Monday, 15 March 2010
On this day...
Julius Caesar was famously killed on the Ides of March in 44 B.C on the senate floor. Led by Brutus, a group of conspirators, uneasy with Caesar's supremacy and possible assent to monarchy, devised a plot to kill him. Such powerful political and ancient history is perhaps best captured in the writings of Shakespeare, and his 1599 play, 'Julius Caesar'. However although the title of the play, Caesar himself only appears in three scenes. Thus the majority of the drama is focused instead on the psychologically turmoils of Marcus Brutus, as he struggles to reconcile his patriotic duty for Rome, with his close friendship with Caesar.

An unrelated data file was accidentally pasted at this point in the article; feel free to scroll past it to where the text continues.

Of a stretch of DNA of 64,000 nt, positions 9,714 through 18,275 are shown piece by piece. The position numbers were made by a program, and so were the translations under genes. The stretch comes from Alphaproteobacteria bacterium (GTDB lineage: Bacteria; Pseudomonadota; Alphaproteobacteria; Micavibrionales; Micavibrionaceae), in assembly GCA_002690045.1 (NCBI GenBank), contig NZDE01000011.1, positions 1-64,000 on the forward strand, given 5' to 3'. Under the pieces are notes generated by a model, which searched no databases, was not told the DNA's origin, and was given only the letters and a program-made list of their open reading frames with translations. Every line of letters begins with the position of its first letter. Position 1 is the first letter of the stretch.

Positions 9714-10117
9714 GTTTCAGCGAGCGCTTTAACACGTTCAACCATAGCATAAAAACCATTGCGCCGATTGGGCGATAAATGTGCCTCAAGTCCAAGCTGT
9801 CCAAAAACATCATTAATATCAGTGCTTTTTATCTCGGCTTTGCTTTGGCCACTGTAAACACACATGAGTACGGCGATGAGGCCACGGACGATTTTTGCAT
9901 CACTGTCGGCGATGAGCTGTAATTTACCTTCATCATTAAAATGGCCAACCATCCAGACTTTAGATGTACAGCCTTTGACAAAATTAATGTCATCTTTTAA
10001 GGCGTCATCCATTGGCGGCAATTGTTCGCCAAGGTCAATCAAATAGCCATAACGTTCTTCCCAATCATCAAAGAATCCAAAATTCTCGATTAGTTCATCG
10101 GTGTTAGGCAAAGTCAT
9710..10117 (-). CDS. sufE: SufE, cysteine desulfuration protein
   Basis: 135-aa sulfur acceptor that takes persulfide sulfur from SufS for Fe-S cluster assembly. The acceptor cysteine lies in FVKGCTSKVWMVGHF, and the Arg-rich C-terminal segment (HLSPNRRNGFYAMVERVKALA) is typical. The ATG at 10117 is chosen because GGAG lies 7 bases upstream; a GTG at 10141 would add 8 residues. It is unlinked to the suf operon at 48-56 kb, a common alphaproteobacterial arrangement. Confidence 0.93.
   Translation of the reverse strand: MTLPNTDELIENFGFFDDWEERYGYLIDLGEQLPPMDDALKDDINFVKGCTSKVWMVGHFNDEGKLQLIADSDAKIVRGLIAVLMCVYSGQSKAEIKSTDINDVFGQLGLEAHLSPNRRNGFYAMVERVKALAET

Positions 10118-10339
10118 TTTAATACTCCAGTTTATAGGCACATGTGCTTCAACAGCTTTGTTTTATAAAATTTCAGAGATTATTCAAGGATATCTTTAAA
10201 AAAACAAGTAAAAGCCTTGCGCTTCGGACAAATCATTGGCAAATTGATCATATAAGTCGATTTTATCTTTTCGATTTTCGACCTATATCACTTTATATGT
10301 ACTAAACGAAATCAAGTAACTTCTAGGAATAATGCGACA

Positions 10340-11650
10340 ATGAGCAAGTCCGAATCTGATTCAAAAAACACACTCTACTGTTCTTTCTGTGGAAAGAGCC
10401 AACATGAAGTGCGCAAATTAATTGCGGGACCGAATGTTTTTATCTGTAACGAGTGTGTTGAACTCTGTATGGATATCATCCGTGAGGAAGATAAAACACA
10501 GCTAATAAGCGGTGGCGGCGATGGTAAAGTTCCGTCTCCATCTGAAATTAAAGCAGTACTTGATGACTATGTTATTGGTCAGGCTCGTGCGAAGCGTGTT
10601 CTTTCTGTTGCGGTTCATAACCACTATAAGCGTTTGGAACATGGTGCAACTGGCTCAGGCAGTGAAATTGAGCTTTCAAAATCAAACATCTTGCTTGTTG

Cited as one of the first of Shakespeare's plays to be staged in the Globe Theatre, 'Julius Caesar' is often thought to reflect the contemporary political events of that time, as monarch Queen Elizabeth I declined to name a successor, leading to fears of a civil war. The drama is perhaps most famous for two of its lines; 'Friends, Romans, countrymen, lend me your ears' and, of course, 'Et tu, Brute?'